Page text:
All These Lives by Sarah Wylie
Summary: Dani’s twin sister Jena has cancer. Dani has always known that she was the luckier twin: after all, as her mother says, she has nine lives. She’s survived a variety of near-death situations, which have led her to believe that she might actually have more than one life. Then Dani hears something interesting: the Nine Life theory suggests that when a person loses one life, it is transferred to another person who needs it. Dani decides to see if losing one (or more) of her nine lives will help her sister survive.
My thoughts: All These Lives is a different type of cancer book. It’s not about a teen with cancer, really. It’s about that teen’s sister and how she comes to terms with the fact that she can’t do anything about the cancer. Dani has a bit of a God complex; she wants desperately to save her sister, and she does drastic things to hopefully do just that. If we take a step back from how odd the Nine Lives concept is, and how strange it is that Dani genuinely believes it, we can see that Dani truly has good intentions. She’s a great person deep down, even though her actions at school may say otherwise.
You see, at school, Dani is kind of a jerk to everyone. I liked that Sarah Wylie wasn’t afraid to make her main character dislikable. Dani mouths off (hilariously, I might add) to almost everyone, and at times it’s difficult to understand why everyone puts up with her. But I loved Dani doubly because of her flaws—they make her a real person. In fact, Dani was my favorite part of All These Lives, because of her strangeness and because she isn’t afraid to be who she is.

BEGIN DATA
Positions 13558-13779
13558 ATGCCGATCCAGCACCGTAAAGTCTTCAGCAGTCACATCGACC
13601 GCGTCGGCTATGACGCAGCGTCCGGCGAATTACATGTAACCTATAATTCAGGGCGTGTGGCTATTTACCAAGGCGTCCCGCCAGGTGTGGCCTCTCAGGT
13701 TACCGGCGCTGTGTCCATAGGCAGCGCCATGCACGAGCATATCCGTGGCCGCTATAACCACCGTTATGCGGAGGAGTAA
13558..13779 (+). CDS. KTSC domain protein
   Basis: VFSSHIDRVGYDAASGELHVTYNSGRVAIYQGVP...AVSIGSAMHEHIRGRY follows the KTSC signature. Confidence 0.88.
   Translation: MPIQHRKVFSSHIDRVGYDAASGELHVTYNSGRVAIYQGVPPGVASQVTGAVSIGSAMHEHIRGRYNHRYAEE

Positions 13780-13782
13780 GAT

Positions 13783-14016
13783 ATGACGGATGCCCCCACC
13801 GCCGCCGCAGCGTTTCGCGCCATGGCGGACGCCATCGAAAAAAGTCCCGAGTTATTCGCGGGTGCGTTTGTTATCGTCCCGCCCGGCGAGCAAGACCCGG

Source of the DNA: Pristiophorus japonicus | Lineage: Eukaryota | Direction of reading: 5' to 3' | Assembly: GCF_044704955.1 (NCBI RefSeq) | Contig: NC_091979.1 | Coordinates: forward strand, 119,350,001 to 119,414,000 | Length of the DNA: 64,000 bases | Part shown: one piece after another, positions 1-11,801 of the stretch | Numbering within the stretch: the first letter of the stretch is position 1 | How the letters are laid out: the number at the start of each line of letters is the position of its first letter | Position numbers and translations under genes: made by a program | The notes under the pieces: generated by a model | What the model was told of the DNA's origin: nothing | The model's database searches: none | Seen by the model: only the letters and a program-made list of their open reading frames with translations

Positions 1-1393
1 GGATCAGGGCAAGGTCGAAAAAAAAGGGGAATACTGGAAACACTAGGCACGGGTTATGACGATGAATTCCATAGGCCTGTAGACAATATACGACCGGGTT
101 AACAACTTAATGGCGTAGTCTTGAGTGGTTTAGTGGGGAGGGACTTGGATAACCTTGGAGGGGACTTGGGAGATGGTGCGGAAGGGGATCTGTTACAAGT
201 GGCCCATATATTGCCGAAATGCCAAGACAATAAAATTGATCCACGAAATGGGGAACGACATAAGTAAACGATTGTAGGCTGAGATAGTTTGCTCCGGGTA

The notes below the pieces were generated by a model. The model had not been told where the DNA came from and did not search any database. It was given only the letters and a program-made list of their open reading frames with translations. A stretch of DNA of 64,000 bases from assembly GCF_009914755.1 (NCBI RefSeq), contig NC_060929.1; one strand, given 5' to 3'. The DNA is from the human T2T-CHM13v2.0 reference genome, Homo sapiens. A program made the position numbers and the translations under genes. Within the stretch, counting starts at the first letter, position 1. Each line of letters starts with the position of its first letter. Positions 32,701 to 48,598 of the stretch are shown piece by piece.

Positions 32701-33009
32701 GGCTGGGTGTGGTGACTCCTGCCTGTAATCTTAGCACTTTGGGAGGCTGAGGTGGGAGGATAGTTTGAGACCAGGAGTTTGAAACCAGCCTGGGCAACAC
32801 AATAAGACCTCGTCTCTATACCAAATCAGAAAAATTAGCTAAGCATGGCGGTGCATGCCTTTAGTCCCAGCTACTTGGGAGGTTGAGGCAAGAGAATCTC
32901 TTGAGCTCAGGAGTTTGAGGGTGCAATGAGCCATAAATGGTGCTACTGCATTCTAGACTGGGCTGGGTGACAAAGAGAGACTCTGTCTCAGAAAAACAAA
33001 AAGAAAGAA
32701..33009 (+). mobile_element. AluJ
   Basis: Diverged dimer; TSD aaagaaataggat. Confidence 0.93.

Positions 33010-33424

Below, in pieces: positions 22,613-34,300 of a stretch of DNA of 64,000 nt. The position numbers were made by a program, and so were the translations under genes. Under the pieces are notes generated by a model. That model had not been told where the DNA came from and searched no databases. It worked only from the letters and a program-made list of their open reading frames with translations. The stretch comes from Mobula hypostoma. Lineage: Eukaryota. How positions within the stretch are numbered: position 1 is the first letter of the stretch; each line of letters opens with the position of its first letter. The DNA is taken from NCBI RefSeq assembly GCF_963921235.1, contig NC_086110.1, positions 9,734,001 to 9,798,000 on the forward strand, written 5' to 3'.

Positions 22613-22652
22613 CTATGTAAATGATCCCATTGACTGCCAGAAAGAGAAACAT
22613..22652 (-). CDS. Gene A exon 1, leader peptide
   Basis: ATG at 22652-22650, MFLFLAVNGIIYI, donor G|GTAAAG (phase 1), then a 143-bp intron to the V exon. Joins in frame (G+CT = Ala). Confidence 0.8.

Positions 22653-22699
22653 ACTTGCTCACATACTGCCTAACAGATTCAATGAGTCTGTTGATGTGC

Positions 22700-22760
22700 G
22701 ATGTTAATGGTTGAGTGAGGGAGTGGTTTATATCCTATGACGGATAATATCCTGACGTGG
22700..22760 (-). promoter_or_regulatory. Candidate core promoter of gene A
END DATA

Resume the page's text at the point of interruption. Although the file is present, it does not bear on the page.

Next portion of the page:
Jena isn’t your typical angelic Kid With Cancer—she acts out as best she can because of her frustration with the disease. Jena is docile because she has to be, but if she had a choice, you’d better believe she would be raising hell. I liked the way Jena was portrayed; even though she isn’t the main focus of the book, she’s given a lot of attention by the author. It’s tough to write a good Cancer Book, but Sarah Wylie pulls it off really, really well. She doesn’t sugarcoat things, especially when it comes to the pain a family feels because of the disease. But the not-so-happy aspects of the story are balanced with Dani’s life at school, which is a completely disaster (the kind of disaster you want to watch, though, like reality TV). All These Lives will make you happy and sad, a balance I really appreciate, since reading about sick people isn’t my absolute favorite thing in the world.
If you’re a fan of realistic fiction, you definitely need to pick up All These Lives. Your shelves won’t be complete without it.
For those who like: quirky characters, cancer books done well
Source: received from publisher for review. Thank you!
Bonus: I filmed a video review of All These Lives back when I read it in early May. Enjoy!